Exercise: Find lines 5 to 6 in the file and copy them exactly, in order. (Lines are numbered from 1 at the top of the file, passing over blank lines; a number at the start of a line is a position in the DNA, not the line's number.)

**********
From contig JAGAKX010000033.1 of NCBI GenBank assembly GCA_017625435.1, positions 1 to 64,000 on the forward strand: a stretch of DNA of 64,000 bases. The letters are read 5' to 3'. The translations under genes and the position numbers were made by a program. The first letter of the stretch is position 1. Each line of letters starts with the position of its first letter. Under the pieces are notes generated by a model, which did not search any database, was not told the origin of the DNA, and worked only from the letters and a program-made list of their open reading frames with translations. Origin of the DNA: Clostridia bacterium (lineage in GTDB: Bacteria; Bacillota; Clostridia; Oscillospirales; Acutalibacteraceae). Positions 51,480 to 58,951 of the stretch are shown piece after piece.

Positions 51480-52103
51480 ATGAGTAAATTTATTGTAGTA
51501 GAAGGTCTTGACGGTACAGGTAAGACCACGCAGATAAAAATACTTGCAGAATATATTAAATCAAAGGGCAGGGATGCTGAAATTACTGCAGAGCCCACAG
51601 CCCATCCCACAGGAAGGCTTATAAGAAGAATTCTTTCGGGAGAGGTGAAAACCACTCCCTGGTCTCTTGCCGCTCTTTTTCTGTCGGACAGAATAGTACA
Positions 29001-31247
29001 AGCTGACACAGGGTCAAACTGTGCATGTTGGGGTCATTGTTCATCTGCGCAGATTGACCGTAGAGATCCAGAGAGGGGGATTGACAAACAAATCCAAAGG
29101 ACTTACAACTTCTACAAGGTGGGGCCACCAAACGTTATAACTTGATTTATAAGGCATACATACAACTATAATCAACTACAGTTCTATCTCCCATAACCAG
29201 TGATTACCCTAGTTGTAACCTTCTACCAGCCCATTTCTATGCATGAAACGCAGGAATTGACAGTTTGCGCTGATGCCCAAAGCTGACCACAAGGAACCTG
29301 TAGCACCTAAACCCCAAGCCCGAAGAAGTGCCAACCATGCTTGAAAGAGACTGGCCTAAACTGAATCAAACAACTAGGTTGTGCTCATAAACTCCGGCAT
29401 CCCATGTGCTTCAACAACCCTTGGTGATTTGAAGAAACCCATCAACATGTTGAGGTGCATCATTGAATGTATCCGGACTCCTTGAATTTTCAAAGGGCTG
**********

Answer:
51601 CCCATCCCACAGGAAGGCTTATAAGAAGAATTCTTTCGGGAGAGGTGAAAACCACTCCCTGGTCTCTTGCCGCTCTTTTTCTGTCGGACAGAATAGTACA
Positions 29001-31247